Haas's shock Brazilian GP pole reminds us the joy F1 underdogs provide

OPINION: Even in Kevin Magnussen’s wildest dreams, he never expected to take pole position for Haas at the Formula 1 Brazilian Grand Prix - he even said so himself. But exactly that scenario played out at Interlagos and offered a reminder of the wonders of a minnow beating the giants fair and square

Haas's shock Brazilian GP pole reminds us the joy F1 underdogs provide

With both championships long settled and the end of an intense season to date within sight, Brazil was hardly being hyped up as being a big weekend for Formula 1.

In fact, in the lead-up to the start of qualifying, I was discussing with some friends how this season feels like it has dragged on, particularly since Max Verstappen clinched his second title and made the remaining rounds dead rubbers. Negative? Yes. But mentally, many within F1 are already thinking of the winter break that is less than two weeks away.

But then along came Kevin Magnussen and Haas to remind us of the magic that F1 can conjure up when you least expect it, and why underdogs in both the series and in wider sport matter so, so much.

Interlagos has a funny habit of throwing up shock results like this. Think of Giancarlo Fisichella’s victory amid the chaos of 2003, Nico Hulkenberg sticking his Williams on pole in the damp as a rookie in 2010, or Pierre Gasly’s redemptive podium in 2019. All three were proper feel-good results - and now we have another to add to the collection.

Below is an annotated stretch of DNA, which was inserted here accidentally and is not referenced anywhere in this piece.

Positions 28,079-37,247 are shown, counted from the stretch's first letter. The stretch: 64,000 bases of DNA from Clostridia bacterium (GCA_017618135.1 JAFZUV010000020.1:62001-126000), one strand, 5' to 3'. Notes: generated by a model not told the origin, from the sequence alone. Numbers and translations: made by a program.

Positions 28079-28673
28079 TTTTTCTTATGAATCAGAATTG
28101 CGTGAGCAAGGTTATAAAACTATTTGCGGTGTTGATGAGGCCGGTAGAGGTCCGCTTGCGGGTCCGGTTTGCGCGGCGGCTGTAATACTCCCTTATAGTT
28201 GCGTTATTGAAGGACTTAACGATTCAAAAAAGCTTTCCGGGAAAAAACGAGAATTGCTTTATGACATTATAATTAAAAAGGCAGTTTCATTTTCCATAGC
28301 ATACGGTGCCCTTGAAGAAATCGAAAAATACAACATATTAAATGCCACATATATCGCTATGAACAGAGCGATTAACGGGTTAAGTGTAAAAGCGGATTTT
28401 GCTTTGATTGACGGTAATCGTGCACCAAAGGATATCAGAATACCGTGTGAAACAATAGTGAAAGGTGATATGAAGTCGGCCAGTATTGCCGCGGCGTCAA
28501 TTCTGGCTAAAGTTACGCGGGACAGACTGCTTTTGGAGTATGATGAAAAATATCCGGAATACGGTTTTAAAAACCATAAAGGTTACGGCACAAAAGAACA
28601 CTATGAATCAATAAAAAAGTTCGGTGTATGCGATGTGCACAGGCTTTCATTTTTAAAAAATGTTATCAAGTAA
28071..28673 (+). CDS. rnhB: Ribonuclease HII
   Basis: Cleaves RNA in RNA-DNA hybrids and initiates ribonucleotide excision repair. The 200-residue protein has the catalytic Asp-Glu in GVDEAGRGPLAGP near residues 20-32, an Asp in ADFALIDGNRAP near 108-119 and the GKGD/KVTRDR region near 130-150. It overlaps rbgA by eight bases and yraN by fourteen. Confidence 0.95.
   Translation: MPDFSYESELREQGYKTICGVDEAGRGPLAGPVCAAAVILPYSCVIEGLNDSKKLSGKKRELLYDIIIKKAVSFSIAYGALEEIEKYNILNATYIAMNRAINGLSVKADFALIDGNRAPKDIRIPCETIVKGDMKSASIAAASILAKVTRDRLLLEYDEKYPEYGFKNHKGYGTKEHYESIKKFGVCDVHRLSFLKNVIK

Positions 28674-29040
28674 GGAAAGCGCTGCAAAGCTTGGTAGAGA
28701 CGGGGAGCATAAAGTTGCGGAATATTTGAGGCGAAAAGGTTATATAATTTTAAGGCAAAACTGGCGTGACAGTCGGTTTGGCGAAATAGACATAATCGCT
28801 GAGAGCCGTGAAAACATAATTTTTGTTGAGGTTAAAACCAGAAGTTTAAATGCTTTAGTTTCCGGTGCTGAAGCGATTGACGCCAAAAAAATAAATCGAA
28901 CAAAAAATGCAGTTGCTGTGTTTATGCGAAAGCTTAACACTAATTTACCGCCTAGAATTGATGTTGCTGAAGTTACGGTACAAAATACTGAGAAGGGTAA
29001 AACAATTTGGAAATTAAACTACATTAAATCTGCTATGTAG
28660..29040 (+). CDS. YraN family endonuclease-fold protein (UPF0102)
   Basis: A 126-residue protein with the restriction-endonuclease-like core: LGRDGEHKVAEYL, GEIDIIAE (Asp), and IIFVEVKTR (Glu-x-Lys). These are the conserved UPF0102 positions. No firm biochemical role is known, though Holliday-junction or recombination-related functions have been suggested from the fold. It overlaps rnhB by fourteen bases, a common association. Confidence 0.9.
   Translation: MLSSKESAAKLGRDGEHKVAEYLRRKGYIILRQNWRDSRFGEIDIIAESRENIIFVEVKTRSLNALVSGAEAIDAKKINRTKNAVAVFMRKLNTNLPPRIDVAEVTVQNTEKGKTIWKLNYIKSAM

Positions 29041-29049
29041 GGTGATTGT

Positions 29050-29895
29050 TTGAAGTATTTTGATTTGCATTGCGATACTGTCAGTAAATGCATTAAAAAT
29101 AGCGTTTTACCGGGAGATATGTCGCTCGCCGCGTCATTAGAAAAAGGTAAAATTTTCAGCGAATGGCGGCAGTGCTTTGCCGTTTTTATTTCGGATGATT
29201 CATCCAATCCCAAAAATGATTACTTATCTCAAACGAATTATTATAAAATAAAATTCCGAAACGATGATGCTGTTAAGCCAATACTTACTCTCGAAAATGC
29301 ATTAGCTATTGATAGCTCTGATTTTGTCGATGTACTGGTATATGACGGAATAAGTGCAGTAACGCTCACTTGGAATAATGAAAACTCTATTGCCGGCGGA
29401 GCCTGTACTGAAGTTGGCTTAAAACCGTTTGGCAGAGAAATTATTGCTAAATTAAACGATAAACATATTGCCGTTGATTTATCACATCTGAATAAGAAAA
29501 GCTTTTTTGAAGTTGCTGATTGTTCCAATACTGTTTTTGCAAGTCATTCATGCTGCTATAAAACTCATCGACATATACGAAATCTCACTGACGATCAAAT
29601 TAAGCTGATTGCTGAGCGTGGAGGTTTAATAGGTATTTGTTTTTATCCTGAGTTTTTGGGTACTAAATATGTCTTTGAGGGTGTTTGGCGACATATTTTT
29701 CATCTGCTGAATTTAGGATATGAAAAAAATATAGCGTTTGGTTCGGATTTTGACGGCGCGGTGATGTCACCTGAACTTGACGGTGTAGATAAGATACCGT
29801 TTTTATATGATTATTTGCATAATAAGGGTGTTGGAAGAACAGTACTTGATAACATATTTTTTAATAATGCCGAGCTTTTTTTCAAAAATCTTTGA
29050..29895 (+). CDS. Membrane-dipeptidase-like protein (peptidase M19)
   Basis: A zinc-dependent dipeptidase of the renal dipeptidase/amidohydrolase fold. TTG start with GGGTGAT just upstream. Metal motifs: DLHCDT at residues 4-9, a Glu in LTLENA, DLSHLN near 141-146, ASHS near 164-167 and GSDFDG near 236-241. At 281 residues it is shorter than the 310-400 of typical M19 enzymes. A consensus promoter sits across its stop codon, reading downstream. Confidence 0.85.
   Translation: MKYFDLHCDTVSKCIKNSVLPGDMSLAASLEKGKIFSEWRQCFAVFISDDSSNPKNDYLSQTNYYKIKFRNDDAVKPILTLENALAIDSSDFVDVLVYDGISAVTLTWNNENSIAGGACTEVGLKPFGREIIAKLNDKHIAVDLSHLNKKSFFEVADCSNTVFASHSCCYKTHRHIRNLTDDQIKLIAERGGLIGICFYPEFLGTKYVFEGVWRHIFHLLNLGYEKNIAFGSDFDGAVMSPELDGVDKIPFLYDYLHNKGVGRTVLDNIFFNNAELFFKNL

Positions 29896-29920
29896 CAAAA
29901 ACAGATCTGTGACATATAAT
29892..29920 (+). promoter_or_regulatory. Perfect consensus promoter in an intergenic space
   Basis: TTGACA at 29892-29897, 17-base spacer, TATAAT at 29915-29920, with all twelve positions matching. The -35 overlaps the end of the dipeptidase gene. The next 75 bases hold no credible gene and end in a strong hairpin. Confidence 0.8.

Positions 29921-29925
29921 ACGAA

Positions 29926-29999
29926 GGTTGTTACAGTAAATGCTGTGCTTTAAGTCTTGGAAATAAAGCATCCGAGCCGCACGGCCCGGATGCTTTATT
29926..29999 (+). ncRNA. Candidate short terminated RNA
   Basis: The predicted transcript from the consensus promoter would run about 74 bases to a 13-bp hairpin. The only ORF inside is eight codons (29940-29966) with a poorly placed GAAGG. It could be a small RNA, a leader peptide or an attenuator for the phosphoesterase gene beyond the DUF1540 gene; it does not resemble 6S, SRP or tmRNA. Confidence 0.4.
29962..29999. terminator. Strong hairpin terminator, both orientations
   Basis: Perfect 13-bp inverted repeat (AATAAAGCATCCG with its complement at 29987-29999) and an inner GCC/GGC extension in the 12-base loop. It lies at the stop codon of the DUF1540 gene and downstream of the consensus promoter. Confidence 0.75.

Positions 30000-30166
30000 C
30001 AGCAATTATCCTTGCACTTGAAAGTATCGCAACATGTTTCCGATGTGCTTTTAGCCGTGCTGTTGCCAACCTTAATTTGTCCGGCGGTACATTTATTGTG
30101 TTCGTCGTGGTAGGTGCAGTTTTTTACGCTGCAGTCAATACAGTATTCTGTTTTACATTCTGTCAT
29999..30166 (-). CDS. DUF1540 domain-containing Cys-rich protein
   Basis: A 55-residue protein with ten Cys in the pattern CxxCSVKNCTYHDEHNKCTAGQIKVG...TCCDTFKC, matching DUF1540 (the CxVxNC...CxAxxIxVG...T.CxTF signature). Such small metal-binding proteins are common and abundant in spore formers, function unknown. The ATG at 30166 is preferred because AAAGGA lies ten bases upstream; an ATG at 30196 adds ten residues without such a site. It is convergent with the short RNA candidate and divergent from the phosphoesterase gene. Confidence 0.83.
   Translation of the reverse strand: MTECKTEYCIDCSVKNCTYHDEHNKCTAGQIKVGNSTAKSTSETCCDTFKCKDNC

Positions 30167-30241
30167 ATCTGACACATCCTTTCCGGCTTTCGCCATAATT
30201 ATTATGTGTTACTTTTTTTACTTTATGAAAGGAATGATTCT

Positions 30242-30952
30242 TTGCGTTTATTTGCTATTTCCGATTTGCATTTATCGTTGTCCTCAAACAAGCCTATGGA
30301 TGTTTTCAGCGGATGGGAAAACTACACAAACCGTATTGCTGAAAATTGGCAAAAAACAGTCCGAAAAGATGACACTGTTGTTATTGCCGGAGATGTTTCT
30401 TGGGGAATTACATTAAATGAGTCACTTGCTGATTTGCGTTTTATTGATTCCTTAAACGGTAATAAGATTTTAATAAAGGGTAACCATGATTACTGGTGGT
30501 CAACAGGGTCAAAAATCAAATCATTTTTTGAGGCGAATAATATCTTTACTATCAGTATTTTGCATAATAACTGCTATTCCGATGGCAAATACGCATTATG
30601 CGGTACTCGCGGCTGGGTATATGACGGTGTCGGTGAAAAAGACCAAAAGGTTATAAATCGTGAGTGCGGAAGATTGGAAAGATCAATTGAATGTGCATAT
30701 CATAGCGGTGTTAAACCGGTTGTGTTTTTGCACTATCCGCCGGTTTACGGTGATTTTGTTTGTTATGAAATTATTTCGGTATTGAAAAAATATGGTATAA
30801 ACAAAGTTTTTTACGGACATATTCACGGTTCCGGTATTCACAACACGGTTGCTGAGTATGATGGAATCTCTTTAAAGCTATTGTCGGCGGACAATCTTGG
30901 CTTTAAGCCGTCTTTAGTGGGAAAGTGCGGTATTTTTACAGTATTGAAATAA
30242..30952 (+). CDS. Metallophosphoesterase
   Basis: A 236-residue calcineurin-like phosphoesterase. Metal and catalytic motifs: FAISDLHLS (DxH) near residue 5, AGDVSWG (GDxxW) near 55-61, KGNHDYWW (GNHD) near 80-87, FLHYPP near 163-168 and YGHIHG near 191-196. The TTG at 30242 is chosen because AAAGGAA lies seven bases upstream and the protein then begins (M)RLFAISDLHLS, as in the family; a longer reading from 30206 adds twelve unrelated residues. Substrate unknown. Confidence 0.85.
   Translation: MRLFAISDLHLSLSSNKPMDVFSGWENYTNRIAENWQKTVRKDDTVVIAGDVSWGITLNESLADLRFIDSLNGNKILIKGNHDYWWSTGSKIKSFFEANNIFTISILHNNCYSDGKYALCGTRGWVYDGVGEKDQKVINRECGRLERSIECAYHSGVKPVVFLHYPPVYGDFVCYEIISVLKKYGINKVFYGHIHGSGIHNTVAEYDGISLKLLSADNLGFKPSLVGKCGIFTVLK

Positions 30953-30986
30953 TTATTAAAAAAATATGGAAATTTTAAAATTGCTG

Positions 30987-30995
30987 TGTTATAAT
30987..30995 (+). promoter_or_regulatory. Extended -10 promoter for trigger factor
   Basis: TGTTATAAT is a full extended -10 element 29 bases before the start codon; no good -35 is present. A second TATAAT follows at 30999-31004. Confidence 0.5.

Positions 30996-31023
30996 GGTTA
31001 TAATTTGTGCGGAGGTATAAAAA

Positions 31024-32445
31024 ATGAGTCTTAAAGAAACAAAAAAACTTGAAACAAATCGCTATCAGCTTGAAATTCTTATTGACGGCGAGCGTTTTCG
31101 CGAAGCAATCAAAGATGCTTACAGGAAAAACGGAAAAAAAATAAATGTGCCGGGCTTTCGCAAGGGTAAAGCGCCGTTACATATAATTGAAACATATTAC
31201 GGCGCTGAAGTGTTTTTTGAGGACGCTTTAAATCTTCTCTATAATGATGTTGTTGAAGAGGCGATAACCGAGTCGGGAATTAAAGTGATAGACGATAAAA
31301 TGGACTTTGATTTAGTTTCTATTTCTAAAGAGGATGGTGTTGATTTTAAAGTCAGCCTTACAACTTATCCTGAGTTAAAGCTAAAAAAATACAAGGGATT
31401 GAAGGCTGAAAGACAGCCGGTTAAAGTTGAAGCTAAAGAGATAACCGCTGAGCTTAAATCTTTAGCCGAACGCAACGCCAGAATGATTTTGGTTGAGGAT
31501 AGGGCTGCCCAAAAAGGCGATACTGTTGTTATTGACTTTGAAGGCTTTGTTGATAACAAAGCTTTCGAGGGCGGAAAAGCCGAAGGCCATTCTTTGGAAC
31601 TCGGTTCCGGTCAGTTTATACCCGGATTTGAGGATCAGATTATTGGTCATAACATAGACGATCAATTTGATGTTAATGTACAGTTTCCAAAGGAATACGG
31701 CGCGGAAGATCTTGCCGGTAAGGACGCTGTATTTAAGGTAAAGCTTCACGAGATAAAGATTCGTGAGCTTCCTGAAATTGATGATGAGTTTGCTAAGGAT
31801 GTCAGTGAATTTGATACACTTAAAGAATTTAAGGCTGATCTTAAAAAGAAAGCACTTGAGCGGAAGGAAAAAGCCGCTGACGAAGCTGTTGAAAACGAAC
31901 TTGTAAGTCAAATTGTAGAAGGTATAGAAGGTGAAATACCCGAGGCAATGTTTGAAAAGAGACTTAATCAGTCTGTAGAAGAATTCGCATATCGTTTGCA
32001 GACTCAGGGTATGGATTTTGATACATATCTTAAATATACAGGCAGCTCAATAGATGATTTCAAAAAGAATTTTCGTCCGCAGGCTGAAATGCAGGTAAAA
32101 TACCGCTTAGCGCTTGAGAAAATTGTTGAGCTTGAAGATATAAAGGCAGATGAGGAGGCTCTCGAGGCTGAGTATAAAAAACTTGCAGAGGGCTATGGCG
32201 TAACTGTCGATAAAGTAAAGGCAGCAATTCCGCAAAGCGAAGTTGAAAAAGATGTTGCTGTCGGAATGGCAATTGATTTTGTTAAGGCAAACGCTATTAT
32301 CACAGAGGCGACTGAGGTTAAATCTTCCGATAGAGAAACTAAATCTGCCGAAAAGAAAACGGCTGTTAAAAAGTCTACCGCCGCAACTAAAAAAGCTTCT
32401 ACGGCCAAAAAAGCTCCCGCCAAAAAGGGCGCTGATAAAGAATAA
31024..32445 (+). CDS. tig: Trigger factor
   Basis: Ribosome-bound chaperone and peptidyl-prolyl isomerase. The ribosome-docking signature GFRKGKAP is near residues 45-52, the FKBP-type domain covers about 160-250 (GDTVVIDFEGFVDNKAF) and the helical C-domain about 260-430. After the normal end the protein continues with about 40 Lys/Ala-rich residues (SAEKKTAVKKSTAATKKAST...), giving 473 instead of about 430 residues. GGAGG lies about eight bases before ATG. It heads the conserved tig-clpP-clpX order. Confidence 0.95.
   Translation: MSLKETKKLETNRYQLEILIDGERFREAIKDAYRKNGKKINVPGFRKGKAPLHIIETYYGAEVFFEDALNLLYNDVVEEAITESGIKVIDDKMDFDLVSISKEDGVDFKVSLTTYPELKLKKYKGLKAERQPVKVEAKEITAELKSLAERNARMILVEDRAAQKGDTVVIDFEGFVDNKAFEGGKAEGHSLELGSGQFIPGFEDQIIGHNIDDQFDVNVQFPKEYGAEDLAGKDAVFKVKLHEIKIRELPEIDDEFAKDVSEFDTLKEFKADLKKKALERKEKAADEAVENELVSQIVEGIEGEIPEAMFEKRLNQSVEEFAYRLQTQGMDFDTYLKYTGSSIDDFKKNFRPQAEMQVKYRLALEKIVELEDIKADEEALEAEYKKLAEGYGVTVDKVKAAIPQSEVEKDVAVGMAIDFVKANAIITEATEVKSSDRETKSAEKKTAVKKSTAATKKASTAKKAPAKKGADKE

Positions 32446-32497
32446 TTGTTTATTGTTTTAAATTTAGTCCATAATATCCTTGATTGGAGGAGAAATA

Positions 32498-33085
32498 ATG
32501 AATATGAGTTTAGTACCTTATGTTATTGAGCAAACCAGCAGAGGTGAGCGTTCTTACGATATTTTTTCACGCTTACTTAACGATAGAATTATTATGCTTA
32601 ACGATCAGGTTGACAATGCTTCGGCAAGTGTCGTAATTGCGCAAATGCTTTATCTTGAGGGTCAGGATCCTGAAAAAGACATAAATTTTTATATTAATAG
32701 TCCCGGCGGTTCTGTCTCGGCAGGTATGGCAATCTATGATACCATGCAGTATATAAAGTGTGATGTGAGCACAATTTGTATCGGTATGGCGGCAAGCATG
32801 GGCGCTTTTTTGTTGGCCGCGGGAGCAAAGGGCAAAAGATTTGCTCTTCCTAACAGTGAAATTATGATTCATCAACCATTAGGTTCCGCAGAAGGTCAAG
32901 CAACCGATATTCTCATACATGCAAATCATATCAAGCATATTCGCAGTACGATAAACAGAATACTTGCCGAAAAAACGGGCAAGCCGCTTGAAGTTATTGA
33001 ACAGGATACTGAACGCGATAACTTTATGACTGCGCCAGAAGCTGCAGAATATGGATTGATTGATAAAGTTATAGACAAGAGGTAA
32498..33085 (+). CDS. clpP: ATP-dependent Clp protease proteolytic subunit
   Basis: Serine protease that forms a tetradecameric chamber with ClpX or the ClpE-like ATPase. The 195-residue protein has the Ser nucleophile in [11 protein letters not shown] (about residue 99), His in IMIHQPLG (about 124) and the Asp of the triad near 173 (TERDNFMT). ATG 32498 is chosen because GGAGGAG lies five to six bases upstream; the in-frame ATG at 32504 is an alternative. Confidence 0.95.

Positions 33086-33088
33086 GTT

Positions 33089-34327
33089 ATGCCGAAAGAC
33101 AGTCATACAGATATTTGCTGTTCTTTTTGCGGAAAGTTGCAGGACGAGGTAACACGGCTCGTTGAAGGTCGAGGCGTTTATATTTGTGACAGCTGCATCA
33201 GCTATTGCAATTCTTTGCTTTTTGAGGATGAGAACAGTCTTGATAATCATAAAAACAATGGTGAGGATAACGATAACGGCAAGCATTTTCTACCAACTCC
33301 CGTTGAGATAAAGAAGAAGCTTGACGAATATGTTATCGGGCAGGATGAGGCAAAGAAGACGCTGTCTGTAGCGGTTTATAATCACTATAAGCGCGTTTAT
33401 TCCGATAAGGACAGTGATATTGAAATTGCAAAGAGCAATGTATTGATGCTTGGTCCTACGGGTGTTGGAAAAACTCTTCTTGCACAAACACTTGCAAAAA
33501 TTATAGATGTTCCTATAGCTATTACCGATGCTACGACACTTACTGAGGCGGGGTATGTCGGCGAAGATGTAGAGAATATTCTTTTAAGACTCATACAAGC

Magnussen had looked punchy through the first two stages of qualifying en route to Q3. He even noted the small gaps to the frontrunners while sat waiting for the session to begin. “I was looking at the times after Q2, and thinking maybe this could be my smallest margin to pole position in my career,” he said after the session. “And I was right!”

The stars naturally had to align for Magnussen - getting to the head of the queue; Max Verstappen making his mistake; George Russell going off when he did and the red flag coming out - but what followed was a little over 10 minutes of F1 theatre that will live long in the memory.

The Haas garage being at the end of pitlane became a key factor in Magnussen grabbing pole

The Haas garage being at the end of pitlane became a key factor in Magnussen grabbing pole

Photo by: Mark Sutton / Motorsport Images

“You’re kidding…” came Magnussen’s reply when he was told that he was P1 while circulating back to the pits under the red flag, the realisation of what might be about to happen kicking in. “I’ve never, ever felt like this in my life guys.” He was quick to warn: “Don’t celebrate yet!” There was still time on the clock, and the rain was yet to fully arrive.

“It just felt scary, because there was still time left, eight minutes,” Magnussen explained after the session. “I couldn’t really see how much it had been raining when I got back in the garage. If the session restarts, is the track going to be good enough for people to improve? Because we know we’re not the fastest car.

“I just didn’t want to jinx it. I was superstitious in the car, thinking I couldn’t celebrate until it’s there.”

And so came the wait. The session went back to green with eight minutes left on the clock, the sky darkening and the tension building in the Haas garage. Barring something unfathomable, pole would surely belong to Magnussen. But the team members could only look nervously at the screens, while Magnussen remained sat in the cockpit in case he had to go out again.